It will be noted, in its preferred embodiment, wherein the carrying fluid is ozone, the invention constitutes, in a way, an improvement of the technique claimed in the French patent FR 2 655 642. This document describes an installation for the filtration and purification of liquids such as water comprising a filtration loop with a recirculation pump and at least one tangential filtration membrane that goes through a part of the liquid to be treated and furthermore comprising means for the addition of ozone to the water to be treated into the loop upstream with respect to the membrane, so as to form micro-bubbles of ozone having a size such that they create turbulence in the liquid perpendicularly to the membrane. This turbulence, coupled with the phenomenon of oxidation, limits the clogging of the membrane and leads to an improvement in the flow rate and the physical/chemical qualities of the permeate. In the preferred embodiment of the present invention, a recirculation loop such as this is formed by the creation of a current of water that gets displaced under the effect of the ozone in a preferred direction furthering the filtration, said current entering by the lower holes of the sheaths that demarcate the filtration zones and leaving by the upper holes.

The invention also relates to a use of the installation described comprising a step that consists of the regeneration of said membranes by washing with ozone. During such a use, the supply of water is stopped. The permeability of the membranes may be restored by the injection of ozone and recirculated water.

Finally, the invention also relates to a use of the installation consisting of the regeneration of said membranes by washing with a cleansing solution containing at least one chemical, said treatment chamber of the installation then being used as a vessel for the mixing and recycling of said cleansing solution. The chemicals used may thus notably be soda, an acid or again a detergent.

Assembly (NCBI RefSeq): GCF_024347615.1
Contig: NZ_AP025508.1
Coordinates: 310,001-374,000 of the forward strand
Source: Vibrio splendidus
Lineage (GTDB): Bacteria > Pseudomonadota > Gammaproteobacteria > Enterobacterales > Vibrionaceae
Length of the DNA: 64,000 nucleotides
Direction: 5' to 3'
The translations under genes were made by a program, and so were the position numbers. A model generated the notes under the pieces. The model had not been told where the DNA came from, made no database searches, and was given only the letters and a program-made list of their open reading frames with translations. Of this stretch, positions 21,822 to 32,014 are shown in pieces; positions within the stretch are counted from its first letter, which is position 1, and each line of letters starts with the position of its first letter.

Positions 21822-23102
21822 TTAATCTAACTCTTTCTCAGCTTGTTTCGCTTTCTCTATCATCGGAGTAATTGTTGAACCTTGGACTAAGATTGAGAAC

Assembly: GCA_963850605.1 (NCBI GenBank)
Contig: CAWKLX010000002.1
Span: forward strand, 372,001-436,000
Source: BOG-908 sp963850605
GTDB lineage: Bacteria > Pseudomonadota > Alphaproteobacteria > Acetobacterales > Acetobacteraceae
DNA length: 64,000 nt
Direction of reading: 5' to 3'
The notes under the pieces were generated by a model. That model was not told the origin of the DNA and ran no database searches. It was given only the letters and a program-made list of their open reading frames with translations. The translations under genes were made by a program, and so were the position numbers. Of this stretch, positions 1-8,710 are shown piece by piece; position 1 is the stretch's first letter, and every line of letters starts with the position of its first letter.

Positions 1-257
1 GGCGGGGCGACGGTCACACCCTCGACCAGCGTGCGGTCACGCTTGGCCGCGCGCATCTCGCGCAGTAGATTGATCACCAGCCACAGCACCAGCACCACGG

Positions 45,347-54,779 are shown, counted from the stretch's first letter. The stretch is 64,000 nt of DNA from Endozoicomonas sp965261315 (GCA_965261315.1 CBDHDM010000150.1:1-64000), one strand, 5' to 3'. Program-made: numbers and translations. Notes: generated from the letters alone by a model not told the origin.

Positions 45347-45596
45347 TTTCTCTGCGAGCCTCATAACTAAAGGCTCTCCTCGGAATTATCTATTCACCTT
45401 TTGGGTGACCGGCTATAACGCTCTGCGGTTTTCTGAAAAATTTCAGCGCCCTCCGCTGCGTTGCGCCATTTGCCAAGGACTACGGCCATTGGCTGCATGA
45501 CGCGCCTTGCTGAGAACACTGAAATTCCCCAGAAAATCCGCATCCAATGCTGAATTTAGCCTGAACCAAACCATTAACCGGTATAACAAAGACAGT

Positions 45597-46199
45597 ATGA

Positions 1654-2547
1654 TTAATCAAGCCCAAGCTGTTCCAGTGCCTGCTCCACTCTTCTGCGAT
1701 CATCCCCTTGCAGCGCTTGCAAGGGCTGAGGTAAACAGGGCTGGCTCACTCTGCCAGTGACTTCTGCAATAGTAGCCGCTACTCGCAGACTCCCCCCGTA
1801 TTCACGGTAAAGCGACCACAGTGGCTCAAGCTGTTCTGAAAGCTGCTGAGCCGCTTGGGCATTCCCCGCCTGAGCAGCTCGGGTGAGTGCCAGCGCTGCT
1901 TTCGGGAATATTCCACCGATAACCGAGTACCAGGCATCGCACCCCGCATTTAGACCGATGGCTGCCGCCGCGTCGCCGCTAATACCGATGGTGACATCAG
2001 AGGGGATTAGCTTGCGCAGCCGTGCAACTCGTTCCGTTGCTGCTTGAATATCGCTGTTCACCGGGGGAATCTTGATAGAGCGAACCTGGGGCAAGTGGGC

BRIEF DESCRIPTION OF THE DRAWINGS

The invention as well as its different advantages shall be understood more easily from the following description of several embodiments, made with reference to the appended drawings of which:

FIG. 1 shows a schematic view of an installation according to the invention working with ozone in a gaseous monophase form;

FIG. 2 shows a schematic top view of the reactor used for the installation shown in FIG. 1;

FIG. 3 shows a side view of this reactor in a sectional view along the axis 3--3 of FIG. 2;

FIG. 4 shows another side view of this reactor in a sectional view along the axis 4--4 of FIG. 2;

FIG. 5 shows a filtration module used in the context of the embodiment of the installation shown in FIG. 1;

FIGS. 6, 6a, 6b give a more precise view of the filtration module shown in FIG. 5 and one of its variants;

FIG. 7 shows a schematic view of another installation according to the invention working with ozone in a biphase form;

FIG. 8 shows a schematic view of yet another installation according to the invention working with ozone in an aqueous monophase form;

FIGS. 9, 9a, 9b, 9c show a second type of module implementing another filtration mode and its variants;

FIGS. 10 and 10A show a third type of module implementing yet another mode of filtration and a variant;

FIG. 11 shows an installation according to the invention that has been used for trials;

FIG. 12 shows the progress of the permeability of the membranes of the installation shown in FIG. 11 during the filtration of Seine water.

DETAILED DESCRIPTION

Referring to FIG. 1, an installation for the treatment of water with a view to making it potable comprises a reactor 1 provided with a wall 9 demarcating a double bottom within the reactor 1 and dividing this reactor 1 into an upper water-treatment chamber 2 and a lower chamber 10. This wall 9 supports a plurality of filtration modules 31 each constituted by several hollow fibers housed in a sheath 5. Each of these modules has a height of 125 cm and a diameter of 12 cm with a filtering surface area of 10 m2. These modules each contain 1600 hollow fibers having an internal diameter of 1.1 mm and an overall diameter of 2 mm.